Celebrity florist offers ex-cons a rosy future

Six former criminals have turned their backs on drug trafficking and violence under the unlikely tutelage of a celebrity florist.

Six former criminals have turned their backs on drug trafficking and violence under the unlikely tutelage of a celebrity florist.

Paula Pryke, whose clients include politicians, TV stars and actors, has trained the ex-cons to open their own shop in north London.

The shop, coincidentally in the shadow of Pentonville prison, has been filmed for a documentary series called One Last Job. Handing over bouquets, one florist has "hate" tattooed across his knuckles.

The project has not all been plain sailing. Two of the six have left since the shop opened three months ago and two more were bought out by the remaining pair, Cliff Stevenson and Judith Thomas, both aged 40.

Mr Stevenson joined the project just two days after serving four years for assault. "Doing this has changed my life, the whole thing has just been amazing. We have learnt so much and I love creating the displays," he said.

The ex-prisoners were recruited for the Jamie's Kitchen-style series through adverts in cafés, launderettes and snooker halls. Producers also took to the streets to find the right characters, although none of those who agreed to take part were initially told they would be working with flowers.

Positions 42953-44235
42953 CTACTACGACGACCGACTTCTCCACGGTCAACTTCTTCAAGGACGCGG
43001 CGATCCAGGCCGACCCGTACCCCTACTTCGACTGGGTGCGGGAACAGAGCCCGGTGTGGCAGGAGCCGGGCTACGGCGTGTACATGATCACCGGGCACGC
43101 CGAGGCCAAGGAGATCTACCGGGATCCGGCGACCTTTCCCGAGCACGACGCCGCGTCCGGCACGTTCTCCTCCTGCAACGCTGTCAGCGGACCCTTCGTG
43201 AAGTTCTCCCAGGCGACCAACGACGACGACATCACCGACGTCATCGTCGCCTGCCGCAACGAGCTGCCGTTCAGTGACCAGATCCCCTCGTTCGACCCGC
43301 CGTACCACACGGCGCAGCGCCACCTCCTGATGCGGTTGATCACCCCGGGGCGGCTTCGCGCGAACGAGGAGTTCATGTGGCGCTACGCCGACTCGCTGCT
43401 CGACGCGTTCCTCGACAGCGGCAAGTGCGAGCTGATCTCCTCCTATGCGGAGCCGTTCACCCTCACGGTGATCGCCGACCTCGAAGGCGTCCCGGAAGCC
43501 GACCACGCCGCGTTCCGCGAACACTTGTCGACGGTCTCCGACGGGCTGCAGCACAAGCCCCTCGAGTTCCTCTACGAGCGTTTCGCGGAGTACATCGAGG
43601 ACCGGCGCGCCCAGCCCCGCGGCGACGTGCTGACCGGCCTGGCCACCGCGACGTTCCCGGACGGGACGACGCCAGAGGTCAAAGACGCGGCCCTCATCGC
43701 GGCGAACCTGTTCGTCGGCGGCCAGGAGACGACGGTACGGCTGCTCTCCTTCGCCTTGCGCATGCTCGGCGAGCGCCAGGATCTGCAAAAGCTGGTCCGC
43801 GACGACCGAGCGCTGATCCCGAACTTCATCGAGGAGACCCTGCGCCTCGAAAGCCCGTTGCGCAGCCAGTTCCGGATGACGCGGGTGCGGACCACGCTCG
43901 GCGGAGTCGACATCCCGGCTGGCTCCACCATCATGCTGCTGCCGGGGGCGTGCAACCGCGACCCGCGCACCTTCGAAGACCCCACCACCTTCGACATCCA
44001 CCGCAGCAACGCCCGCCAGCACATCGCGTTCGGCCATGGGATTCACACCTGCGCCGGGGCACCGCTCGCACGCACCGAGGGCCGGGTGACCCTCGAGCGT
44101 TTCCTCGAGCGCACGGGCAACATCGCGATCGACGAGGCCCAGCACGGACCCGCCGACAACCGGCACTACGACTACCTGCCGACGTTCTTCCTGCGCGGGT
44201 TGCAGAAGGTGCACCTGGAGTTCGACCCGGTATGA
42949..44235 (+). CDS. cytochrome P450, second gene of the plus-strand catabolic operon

Mr Stevenson and Ms Thomas, who served two years for drug trafficking, work from a glass-fronted shop in Caledonian Road called, appropriately, A New Leaf. With a nod to their backgrounds, their business logo features a manacled flower.

Ms Pryke, who gave the group eight days of training as well as work experience, said: "I think everyone who comes in contact with flowers gets a certain buzz and a certain passion, and I suppose if I could convey a little a bit of that for them and that changes their lives, then I'd be happy."

Hilary Rosen, executive producer of the three-part Channel 4 series, said: "We had a couple who said 'oh no' when they found out it would be floristry, but no one backed out at that stage. They were amused and amazed by the idea and they went for it."

They are not the first ex-prisoners to find a new life in the floristry trade. The Great Train robber Buster Edwards famously ran a flower stall outside Waterloo station.

Last year prisoners at Leyhill prison, Gloucestershire, won a gold medal at the Chelsea Flower Show, after two silvers in previous years.

For the first six months the staff of A New Leaf are working under the Government's New Deal scheme, which allows the unemployed to work while drawing benefits, although this ends in August.

Channel 4 provided start-up funds and loans but the business is owned and run by its staff. If they fail to turn a profit, they will lose their livelihood.

The series, which is to be screened later this year, aims to show the difficulties faced by ex-offenders who try to overhaul their lives.

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